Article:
More than 300 dead in Papua New Guinea landslide, local MP says

<span>People search the debris at the site of the landslide in Papua New Guinea’s Enga province.</span><span>Photograph: Benjamin Sipa/AP</span>
People search the debris at the site of the landslide in Papua New Guinea’s Enga province.Photograph: Benjamin Sipa/AP

More than 300 people have been killed in a landslide in a remote region in northern Papua New Guinea, a local politician has said.

Amos Akem, an MP for Enga province, said the landslide struck Yambali village, about two hours’ drive from the provincial capital, Wabag, in the early hours of Friday. The road to Yambali from the capital is blocked, hampering relief efforts.

“From reports gathered on the ground, the landslide buried more than 300 people and 1,182 houses,” Akem said.

National authorities have still to give an official death toll. Early estimates put it at about 100 people.

The chief of the International Organization for Migration’s mission in Papua New Guinea, Serhan Aktoprak, said the area affected was the size of three or four football fields, and home to 3,895 people. He said some houses in the village had escaped, but that the number of casualties were not yet known.

“The land still continues sliding, therefore it makes it very difficult to operate on,” Aktoprak said, citing first-hand reports from his staff and others deployed from Wabag to the affected village.

Aktoprak, who spoke to Associated Press by phone from Papua New Guinea’s capital, Port Moresby, said that “given the scale of the disaster”, he feared that the death toll could be higher than the original estimates.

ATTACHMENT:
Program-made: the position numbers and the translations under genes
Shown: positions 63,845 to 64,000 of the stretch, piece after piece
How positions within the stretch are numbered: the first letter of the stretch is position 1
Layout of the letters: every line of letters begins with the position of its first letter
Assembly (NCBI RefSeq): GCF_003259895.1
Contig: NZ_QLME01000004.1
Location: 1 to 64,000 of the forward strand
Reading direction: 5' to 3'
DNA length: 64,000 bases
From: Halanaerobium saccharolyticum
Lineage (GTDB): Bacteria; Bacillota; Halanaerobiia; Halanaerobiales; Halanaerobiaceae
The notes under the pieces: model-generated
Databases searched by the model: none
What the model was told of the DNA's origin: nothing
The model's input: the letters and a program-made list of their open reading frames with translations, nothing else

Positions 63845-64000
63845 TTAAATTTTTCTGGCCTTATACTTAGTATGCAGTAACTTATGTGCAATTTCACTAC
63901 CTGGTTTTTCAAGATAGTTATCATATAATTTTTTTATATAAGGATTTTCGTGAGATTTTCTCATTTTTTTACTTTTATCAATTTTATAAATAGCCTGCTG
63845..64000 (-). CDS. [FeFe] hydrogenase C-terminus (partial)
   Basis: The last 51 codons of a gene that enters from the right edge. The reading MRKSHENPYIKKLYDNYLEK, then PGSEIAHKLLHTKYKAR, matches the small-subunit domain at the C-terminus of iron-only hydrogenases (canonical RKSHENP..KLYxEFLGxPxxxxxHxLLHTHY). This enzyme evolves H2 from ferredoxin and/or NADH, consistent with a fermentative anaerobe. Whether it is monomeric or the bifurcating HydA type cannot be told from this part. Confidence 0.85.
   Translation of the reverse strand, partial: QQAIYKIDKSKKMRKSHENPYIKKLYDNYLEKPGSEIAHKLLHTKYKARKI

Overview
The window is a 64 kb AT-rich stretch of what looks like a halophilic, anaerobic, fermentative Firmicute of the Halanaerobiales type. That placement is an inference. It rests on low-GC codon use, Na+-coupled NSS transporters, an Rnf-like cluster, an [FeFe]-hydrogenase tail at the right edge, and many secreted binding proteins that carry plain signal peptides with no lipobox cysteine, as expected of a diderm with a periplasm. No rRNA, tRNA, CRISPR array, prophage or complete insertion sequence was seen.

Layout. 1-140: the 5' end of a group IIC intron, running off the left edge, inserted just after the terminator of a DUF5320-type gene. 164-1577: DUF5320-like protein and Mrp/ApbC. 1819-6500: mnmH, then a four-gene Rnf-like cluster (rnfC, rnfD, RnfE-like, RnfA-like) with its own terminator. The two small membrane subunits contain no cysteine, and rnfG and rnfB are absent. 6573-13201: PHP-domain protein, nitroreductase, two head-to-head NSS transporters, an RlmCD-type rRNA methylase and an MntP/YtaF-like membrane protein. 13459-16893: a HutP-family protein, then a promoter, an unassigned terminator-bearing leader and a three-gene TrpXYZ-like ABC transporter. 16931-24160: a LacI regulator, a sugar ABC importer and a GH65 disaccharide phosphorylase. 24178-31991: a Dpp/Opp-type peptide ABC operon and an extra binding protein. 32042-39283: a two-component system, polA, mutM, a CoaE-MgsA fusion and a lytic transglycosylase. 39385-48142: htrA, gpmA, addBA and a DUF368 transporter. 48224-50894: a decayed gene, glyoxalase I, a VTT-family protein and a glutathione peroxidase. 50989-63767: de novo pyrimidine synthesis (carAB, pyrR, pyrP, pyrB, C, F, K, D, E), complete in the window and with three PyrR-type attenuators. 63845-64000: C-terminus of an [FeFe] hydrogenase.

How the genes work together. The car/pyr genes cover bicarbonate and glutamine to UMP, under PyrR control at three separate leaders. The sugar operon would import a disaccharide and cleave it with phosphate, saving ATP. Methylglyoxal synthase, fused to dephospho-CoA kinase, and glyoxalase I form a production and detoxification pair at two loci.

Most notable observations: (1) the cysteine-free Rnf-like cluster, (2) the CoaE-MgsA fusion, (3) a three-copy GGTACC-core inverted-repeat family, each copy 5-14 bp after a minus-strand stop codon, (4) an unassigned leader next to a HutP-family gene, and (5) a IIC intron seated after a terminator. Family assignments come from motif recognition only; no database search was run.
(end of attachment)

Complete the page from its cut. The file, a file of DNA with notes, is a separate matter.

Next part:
Enga’s provincial administrator, Sandis Tsaka, said emergency response teams had been sent to the area, including disaster, police and health workers as the extent of the damaged was assessed.

“The devastating landslide which is being described as an unprecedented natural disaster occurred early hours of this morning … causing substantial damages to property and human lives which are currently unaccounted for,” Tsaka said.

Tsaka called for support for the national government and other organisations to help victims of the disaster.

Pictures posted on social media showed residents scaling huge rocks, scattered among tree trunks, and debris left by the landslide.


The prime minister, James Marape, said authorities were responding and that he would release information about the destruction and loss of life when it was available.

“I am yet to be fully briefed on the situation. However, I extend my heartfelt condolences to the families of those who lost their lives in the landslide disaster in the early hours of this morning,” he said. “We are sending in disaster officials, PNG Defense Force, and the Department of Works and Highways to … start relief work, recovery of bodies, and reconstruction of infrastructure.”

Elizabeth Laruman, who runs a business in the area, told Australian media that houses were flattened when the side of a mountain gave way. “It has occurred when people were still asleep in the early hours, and the entire village has gone down,” Laruma told the ABC.

Papua New Guinea is a diverse, developing nation of mostly subsistence farmers where 800 languages are spoken. There are few roads outside the larger cities and with 10 million people, it is the second most populous nation in the South Pacific after Australia.

Telecommunications are poor, particularly outside Port Moresby, where government data shows 56% of social media users live. Only 1.66 million people in the country use the internet and 85% of the population live in rural areas.

Rebecca Kuku is a reporter with the National, based in Port Moresby, Papua New Guinea. Additional reporting by Reuters and the Associated Press